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While I found this question being answered here on SW several times, I didn't find a concluding answer what is the best approach.

I'm not looking to use any external wrapper, as I found them launching the java process under a nice level lower then themselves which potentially lowers the performance, so it seems only the shell methods are left.

I so far found 3 different shell methods:

  • start-stop-daemon
  • RedHat daemon init.d function
  • nohup on start / disown after start

What you people are using, and can recommend as the most reliable method?


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closed as primarily opinion-based by Raedwald, rolve, Eric Brown, Luc M, David Oct 21 '13 at 23:32

Many good questions generate some degree of opinion based on expert experience, but answers to this question will tend to be almost entirely based on opinions, rather than facts, references, or specific expertise.If this question can be reworded to fit the rules in the help center, please edit the question.

"What you people are using" polling questions are off topic for SO – Raedwald Oct 21 '13 at 16:45

7 Answers 7

up vote 5 down vote accepted

While the standard answer to this seems to be jsvc, I have been using djb's daemon tools to be a great way to make anything into a daemon.

I have java, python and a few shell scripts all running as daemons, with a simple way to start/stop them and great logging.

I've used to run daemontools itself as root on initctl as originally designed, but after a few months I decided to run it manually, under a normal user, and using svscan-start for nicer logging.

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You could try using screen (Launch screen, then launch the java program, then close[not quit] the screen)

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Not entirely a terrible suggestion, I do this for certain things. But I think this is pretty darn far from the intent of running something as a daemon. Still, thanks for the suggestion. – Doc Jan 16 '13 at 23:23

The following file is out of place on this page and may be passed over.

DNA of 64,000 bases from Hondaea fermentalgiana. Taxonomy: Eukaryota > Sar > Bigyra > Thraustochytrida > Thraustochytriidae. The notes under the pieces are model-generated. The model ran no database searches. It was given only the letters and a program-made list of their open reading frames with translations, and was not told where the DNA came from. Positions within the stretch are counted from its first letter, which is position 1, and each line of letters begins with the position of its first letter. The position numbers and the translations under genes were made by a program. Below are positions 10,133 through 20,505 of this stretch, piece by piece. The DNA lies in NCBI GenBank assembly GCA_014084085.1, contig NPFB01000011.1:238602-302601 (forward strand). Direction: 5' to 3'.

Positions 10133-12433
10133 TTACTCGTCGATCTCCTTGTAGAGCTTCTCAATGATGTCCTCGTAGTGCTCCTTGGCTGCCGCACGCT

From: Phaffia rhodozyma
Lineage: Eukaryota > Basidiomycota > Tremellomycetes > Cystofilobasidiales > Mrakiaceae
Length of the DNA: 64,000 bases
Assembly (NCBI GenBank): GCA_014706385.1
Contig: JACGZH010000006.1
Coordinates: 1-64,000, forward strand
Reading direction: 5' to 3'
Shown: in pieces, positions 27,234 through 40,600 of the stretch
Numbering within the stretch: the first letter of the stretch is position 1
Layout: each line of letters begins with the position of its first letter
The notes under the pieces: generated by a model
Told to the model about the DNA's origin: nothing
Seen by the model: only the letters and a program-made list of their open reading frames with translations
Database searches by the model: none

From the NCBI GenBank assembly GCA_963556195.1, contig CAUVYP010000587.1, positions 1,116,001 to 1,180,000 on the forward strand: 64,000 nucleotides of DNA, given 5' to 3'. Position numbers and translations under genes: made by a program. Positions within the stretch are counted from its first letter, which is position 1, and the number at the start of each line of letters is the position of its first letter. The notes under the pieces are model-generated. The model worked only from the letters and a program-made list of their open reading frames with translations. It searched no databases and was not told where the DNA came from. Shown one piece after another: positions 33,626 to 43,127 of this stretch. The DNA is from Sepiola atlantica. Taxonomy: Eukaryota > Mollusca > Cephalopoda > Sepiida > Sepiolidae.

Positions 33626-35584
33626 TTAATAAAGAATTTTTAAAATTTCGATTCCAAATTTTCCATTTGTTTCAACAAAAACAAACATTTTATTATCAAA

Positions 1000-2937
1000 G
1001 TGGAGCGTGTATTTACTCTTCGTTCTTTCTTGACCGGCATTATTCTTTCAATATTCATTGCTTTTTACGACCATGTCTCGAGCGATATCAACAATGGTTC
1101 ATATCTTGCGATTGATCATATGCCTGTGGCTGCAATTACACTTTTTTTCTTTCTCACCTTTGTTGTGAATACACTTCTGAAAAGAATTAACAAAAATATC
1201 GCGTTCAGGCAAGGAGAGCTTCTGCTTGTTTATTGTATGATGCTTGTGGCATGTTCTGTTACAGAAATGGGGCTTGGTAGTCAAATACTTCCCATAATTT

I wouldn't rule out the external wrappers completely.
I have noticed some well respected software using the Tanuki Wrapper

This has the added advantage that the program can also be easily run as a windows service, with a consistent approach.

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He is not going to be able to run this as a Windows service on Linux. – danben Apr 27 '10 at 20:41
Well I really haven't been watching mono developments all that closely, but that wasn't the point anyway. Why restrict the application to running on Linux only unnecessarily. Perhaps others may find the need to run the application and find themselves in a position where they can only run on windows. Rather than chase away potential users, why not limit restrictions and encourage re-use. – crowne Apr 27 '10 at 20:59

If I want to run an application in the background as a daemon, I do it like this:

nohup java -jar MyJar &

There's nothing particularly unreliable about it - nohup keeps it from receiving a SIGHUP when you disconnect, and & runs a process in the background.

Optionally, you can redirect the output to something other than nohup.out.

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I would use the RedHat daemon init.d function. This allows you to have the application restart when the server does. Running nohup doesn't handle server restarts, etc.

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I've used Akuma in the past, with great success. The fact that it's a Java library really makes things easier, embedding the functionality is trivial.

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Take a look at It's free and somewhat compatible reimplementation of TanukiSoftware Java Service Wrapper featuring free 64-bit support.

There is also a comparison table for YAJSW, JSW, ACD and L4J.

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